I do the same thing if I am talking about someone–their name goes wherever it may pop up in the tweet. I just always assume that if I @ someone that might start a conversation. In other words, I use @ when I am willing to follow up if necessary :)

        I love branded hashtags, I have columns added to my tweetdeck for quite a few. It helps me track things without having to follow everyone involved and them getting lost in my twitter stream :)

        • UGH (and yes I know they may anyway)—proofread fail!

          Oh I have to say the thing with @ author/publishers also bleed over to me not joining street teams for the same reason. Street teams are a whole other discussion though :)

          • Street teams would be a good discussion. Because from a marketing standpoint, they can be really helpful. But they can also be hella annoying.

        • I generally don’t tweet authors my reviews, but that’s mainly because I know some authors don’t read (or want to read) their reviews, so it’s safer to assume all authors are that way.

  2. Such a good point Amanda! I would say I’m moderately aware of the person behind the handle, at least in terms of authors. With blogger friends I feel like I know them so our conversations are more casual, etc. With authors, I usually include them in the tweet of a review (provided it’s a positive review, I absolutely do not include them if I gave the book under 4 stars – “here’s a review of your book, I didn’t care for it! You’re welcome.” O.o), but I never expect them to respond. Sometimes they do and it’s awesome, but I try not to bombard anyone with excessive tweets:)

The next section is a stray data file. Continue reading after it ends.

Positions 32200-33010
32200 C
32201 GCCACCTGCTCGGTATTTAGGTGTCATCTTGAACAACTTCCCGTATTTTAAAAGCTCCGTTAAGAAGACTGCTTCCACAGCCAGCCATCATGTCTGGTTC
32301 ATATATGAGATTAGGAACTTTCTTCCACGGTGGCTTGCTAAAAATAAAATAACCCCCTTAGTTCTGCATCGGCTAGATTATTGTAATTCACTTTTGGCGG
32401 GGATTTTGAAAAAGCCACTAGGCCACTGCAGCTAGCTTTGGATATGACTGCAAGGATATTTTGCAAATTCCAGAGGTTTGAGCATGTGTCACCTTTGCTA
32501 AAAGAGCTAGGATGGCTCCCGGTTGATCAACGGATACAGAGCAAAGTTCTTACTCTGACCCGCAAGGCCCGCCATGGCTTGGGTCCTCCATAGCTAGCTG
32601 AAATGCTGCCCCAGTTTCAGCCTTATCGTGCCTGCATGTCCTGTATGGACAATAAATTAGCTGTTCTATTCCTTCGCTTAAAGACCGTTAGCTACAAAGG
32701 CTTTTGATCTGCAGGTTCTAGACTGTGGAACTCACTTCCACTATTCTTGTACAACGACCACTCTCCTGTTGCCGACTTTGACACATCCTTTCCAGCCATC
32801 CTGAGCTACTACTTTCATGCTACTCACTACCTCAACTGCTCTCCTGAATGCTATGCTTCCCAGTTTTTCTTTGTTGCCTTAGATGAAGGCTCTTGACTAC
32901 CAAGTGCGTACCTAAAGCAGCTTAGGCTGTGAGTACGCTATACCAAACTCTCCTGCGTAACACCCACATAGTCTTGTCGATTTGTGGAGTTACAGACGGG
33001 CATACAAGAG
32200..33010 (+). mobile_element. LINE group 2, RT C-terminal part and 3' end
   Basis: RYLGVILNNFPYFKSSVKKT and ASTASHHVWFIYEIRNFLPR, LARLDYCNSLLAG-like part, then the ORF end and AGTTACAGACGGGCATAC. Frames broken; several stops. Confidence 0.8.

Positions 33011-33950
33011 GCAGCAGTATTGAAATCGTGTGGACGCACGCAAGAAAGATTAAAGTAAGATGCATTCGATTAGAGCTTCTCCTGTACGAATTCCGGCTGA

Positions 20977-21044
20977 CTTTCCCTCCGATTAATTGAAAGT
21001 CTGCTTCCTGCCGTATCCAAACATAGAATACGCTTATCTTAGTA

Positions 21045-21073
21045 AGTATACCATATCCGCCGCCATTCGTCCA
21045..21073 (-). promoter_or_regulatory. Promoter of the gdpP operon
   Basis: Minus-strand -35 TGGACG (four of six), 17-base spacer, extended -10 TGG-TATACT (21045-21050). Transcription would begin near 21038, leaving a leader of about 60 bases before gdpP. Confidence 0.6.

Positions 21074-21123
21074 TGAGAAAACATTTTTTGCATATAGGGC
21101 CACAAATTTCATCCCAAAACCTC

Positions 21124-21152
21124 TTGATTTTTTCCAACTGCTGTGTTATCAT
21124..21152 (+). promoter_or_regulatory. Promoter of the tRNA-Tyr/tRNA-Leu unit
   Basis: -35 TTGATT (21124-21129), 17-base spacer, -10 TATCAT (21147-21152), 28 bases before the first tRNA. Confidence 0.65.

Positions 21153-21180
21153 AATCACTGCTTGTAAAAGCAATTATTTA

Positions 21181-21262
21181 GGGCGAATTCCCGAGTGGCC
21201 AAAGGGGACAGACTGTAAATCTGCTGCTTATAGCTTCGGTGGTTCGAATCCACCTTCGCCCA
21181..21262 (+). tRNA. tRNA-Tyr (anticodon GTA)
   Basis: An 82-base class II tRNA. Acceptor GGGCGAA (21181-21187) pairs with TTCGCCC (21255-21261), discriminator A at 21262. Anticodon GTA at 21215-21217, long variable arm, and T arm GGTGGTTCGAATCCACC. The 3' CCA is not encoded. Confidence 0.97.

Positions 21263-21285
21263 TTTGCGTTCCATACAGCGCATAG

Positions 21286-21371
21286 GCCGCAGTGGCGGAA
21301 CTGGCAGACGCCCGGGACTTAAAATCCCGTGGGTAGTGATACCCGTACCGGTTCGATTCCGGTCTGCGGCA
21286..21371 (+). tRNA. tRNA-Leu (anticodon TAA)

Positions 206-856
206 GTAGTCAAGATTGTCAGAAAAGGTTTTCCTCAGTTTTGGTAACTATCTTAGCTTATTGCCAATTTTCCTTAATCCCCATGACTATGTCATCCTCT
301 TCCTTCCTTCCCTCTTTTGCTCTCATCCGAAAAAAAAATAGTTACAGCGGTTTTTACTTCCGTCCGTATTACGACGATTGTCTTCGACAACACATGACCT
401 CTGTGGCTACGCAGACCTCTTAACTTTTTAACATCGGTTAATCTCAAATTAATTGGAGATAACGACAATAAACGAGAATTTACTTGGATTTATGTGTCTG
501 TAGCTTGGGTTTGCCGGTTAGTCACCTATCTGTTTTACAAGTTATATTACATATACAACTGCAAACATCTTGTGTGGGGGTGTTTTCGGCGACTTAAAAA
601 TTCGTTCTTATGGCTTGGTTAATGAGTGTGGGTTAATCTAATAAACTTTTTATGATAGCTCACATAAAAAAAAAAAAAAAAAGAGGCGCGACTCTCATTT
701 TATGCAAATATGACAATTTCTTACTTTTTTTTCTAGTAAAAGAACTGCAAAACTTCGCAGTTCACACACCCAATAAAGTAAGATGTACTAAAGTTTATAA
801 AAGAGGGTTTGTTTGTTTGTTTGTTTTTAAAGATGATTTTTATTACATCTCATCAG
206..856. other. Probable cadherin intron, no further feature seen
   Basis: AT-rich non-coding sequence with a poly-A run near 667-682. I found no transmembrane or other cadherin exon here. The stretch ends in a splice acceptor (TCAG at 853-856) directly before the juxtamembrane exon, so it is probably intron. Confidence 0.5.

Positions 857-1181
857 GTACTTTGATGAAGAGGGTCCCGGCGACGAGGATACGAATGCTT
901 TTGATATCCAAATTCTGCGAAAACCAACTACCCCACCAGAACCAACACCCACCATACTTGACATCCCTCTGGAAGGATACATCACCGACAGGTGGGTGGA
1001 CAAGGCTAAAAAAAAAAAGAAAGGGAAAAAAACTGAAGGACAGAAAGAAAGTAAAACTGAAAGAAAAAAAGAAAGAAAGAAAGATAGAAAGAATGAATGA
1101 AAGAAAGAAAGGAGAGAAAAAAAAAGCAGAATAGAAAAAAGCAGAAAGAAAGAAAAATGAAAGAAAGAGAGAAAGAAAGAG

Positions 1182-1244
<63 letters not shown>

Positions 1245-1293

• Another problem with mentioning is that you can get pulled into a conversation you’re not taking part in (and sometimes, not even care about). The @boutofbooks handle gets roped into conversations we’re not participating in, making it doubly difficult to find questions we need to answer.

      Ha. I agree about only mentioning an author if it’s positive. Though I’ve also found that some authors have a search set up so they know if their name is used. Tessa Dare found, followed, and retweeted me that way. I didn’t even use her handle.

  3. In the past, I’ve used the @ as more of a tag, to alert people to the thing I’m referring to. Directing followers to your profile (with your description and link to the website) will tell them more about what Bout of Books is than if they clicked on the hashtag. It wasn’t a matter of not knowing the difference, but I was ignoring the real people behind the handle. Needless to say, you and Kelly fixed that quickly.

    • Thanks for your perspective, Charleen, but we’ll continue advocating for the use of the hashtag only for a couple reasons:

      1. Because you’re more knowledgeable about Bout of Books, you teach newbies how to tweet about the readathon. While you know the difference between the handle and hashtag, others may not. If they follow your example, they’ll miss out on connecting with other readers.

      2. Including the handle requires more steps for people to get the information they need. People are more likely to sign up the easier it is for them, so eliminating distractions (like clicking on our profile to then get to our website) and getting straight to what they need (usually the sign up post) will net more readathoners.